It’s not surprising that Obama grew up a rambunctious kid with a stubborn streak and an “I’ll show you” attitude. After all, it takes a special kind of moxie to survive being the first African-American FLOTUS—and not only survive, but thrive. For eight years, we witnessed the adversity the first family had to face, and now we get to read what it was really like growing up in a working-class family on Chicago’s South Side and ending up at the world’s most famous address. As the author amply shows, her can-do attitude was daunted at times by racism, leaving her wondering if she was good enough. Nevertheless, she persisted, graduating from Chicago’s first magnet high school, Princeton, and Harvard Law School, and pursuing careers in law and the nonprofit world. With her characteristic candor and dry wit, she recounts the story of her fateful meeting with her future husband. Once they were officially a couple, her feelings for him turned into a “toppling blast of lust, gratitude, fulfillment, wonder.” But for someone with a “natural resistance to chaos,” being the wife of an ambitious politician was no small feat, and becoming a mother along the way added another layer of complexity. Throw a presidential campaign into the mix, and even the most assured woman could begin to crack under the pressure. Later, adjusting to life in the White House was a formidable challenge for the self-described “control freak”—not to mention the difficulty of sparing their daughters the ugly side of politics and preserving their privacy as much as possible. Through it all, Obama remained determined to serve with grace and help others through initiatives like the White House garden and her campaign to fight childhood obesity. And even though she deems herself “not a political person,” she shares frank thoughts about the 2016 election.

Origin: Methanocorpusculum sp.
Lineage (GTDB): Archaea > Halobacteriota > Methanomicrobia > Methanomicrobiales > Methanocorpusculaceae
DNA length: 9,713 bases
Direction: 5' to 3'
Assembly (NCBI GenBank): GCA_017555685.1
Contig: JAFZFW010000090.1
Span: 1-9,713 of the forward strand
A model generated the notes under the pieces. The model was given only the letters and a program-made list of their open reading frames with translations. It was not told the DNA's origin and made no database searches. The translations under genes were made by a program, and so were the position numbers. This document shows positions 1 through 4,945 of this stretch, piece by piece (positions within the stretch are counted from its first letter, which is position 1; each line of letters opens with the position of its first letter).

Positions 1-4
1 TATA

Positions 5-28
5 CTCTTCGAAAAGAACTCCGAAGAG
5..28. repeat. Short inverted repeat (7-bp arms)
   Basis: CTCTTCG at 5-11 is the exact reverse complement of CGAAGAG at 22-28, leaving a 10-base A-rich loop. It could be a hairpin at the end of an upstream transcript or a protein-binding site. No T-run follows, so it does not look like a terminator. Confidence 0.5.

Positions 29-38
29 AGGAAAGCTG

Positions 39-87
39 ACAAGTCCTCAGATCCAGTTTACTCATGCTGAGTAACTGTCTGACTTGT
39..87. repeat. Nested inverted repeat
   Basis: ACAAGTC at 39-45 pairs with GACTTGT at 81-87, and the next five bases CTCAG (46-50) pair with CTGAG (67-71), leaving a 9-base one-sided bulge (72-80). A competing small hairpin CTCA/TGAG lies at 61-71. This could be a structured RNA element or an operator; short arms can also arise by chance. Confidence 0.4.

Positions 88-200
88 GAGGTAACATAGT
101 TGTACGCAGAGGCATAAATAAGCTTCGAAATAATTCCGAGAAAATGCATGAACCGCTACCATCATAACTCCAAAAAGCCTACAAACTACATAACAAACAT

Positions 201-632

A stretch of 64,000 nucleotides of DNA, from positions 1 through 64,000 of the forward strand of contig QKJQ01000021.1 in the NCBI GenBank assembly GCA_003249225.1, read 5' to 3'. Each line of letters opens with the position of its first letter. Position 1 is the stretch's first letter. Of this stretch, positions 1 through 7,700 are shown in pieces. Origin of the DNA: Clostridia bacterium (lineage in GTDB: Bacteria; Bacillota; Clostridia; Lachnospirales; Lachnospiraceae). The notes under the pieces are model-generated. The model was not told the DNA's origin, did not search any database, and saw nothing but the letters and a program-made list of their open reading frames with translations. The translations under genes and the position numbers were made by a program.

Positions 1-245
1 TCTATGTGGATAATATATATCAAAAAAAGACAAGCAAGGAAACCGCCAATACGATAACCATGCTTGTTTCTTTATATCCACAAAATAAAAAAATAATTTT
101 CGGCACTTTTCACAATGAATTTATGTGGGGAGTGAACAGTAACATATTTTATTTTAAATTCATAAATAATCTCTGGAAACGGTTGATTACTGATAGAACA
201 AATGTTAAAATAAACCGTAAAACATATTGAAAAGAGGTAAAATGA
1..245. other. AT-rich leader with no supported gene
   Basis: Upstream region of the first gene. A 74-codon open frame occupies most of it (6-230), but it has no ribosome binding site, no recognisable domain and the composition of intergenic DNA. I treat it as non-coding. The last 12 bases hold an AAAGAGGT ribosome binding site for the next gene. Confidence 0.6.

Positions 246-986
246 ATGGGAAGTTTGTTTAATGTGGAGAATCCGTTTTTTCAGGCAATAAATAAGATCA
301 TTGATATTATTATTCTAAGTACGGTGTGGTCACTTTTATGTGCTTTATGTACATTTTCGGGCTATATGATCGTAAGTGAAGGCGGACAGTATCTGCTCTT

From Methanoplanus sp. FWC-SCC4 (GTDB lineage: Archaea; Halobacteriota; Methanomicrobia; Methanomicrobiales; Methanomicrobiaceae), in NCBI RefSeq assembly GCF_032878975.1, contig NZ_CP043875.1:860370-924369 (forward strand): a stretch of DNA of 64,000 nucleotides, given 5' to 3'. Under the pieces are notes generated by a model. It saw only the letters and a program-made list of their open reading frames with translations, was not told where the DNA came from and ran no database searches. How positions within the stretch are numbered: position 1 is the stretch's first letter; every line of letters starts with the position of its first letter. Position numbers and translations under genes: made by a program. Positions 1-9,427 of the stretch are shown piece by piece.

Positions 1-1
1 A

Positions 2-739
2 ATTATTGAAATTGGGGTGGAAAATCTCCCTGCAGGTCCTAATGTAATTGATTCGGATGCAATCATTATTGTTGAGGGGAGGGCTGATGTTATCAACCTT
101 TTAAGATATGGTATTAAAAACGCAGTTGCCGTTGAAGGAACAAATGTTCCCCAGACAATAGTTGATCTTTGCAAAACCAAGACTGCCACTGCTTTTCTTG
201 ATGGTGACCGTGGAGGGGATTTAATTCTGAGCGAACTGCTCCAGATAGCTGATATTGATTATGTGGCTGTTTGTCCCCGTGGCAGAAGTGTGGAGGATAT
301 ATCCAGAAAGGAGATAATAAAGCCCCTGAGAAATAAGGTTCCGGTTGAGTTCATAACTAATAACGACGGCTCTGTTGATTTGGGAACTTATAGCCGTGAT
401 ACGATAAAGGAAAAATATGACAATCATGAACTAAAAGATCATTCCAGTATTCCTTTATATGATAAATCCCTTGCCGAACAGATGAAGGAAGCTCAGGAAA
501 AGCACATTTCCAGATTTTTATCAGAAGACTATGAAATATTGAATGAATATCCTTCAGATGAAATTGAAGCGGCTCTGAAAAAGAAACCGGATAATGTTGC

An engrossing memoir as well as a lively treatise on what extraordinary grace under extraordinary pressure looks like.

Pub Date: Nov. 13, 2018

ISBN: 978-1-5247-6313-8

Page Count: 448

Publisher: Crown

Review Posted Online: Nov. 30, 2018

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The author's youthfulness helps to assure the inevitable comparison with the Anne Frank diary although over and above the...

NIGHT

Elie Wiesel spent his early years in a small Transylvanian town as one of four children. 

He was the only one of the family to survive what Francois Maurois, in his introduction, calls the "human holocaust" of the persecution of the Jews, which began with the restrictions, the singularization of the yellow star, the enclosure within the ghetto, and went on to the mass deportations to the ovens of Auschwitz and Buchenwald. There are unforgettable and horrifying scenes here in this spare and sombre memoir of this experience of the hanging of a child, of his first farewell with his father who leaves him an inheritance of a knife and a spoon, and of his last goodbye at Buchenwald his father's corpse is already cold let alone the long months of survival under unconscionable conditions. 

The author's youthfulness helps to assure the inevitable comparison with the Anne Frank diary although over and above the sphere of suffering shared, and in this case extended to the death march itself, there is no spiritual or emotional legacy here to offset any reader reluctance.

Pub Date: Jan. 16, 2006

ISBN: 0374500010

Page Count: 120

Publisher: Hill & Wang

Review Posted Online: Oct. 7, 2011

Kirkus Reviews Issue: Jan. 15, 2006